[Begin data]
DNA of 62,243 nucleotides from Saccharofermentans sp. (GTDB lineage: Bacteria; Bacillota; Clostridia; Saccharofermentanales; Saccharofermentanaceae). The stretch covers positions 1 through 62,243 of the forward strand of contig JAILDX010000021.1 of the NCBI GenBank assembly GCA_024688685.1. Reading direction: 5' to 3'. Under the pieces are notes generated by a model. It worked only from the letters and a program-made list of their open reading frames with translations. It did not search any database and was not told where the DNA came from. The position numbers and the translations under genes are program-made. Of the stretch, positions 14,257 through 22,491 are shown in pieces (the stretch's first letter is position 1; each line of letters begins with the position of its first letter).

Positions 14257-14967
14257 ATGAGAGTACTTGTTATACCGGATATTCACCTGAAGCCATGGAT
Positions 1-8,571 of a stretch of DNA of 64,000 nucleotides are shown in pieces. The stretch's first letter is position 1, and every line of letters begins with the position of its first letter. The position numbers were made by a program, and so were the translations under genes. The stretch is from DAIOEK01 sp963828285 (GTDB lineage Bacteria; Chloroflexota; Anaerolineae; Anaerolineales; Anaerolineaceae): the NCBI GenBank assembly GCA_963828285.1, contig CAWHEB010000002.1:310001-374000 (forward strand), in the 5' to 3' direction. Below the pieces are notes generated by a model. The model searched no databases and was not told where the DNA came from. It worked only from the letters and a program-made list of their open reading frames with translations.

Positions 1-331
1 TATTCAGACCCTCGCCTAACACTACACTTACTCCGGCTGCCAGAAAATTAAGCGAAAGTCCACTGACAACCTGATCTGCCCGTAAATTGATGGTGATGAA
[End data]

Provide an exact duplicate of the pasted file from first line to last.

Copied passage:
DNA of 62,243 nucleotides from Saccharofermentans sp. (GTDB lineage: Bacteria; Bacillota; Clostridia; Saccharofermentanales; Saccharofermentanaceae). The stretch covers positions 1 through 62,243 of the forward strand of contig JAILDX010000021.1 of the NCBI GenBank assembly GCA_024688685.1. Reading direction: 5' to 3'. Under the pieces are notes generated by a model. It worked only from the letters and a program-made list of their open reading frames with translations. It did not search any database and was not told where the DNA came from. The position numbers and the translations under genes are program-made. Of the stretch, positions 14,257 through 22,491 are shown in pieces (the stretch's first letter is position 1; each line of letters begins with the position of its first letter).

Positions 14257-14967
14257 ATGAGAGTACTTGTTATACCGGATATTCACCTGAAGCCATGGAT
Positions 1-8,571 of a stretch of DNA of 64,000 nucleotides are shown in pieces. The stretch's first letter is position 1, and every line of letters begins with the position of its first letter. The position numbers were made by a program, and so were the translations under genes. The stretch is from DAIOEK01 sp963828285 (GTDB lineage Bacteria; Chloroflexota; Anaerolineae; Anaerolineales; Anaerolineaceae): the NCBI GenBank assembly GCA_963828285.1, contig CAWHEB010000002.1:310001-374000 (forward strand), in the 5' to 3' direction. Below the pieces are notes generated by a model. The model searched no databases and was not told where the DNA came from. It worked only from the letters and a program-made list of their open reading frames with translations.

Positions 1-331
1 TATTCAGACCCTCGCCTAACACTACACTTACTCCGGCTGCCAGAAAATTAAGCGAAAGTCCACTGACAACCTGATCTGCCCGTAAATTGATGGTGATGAA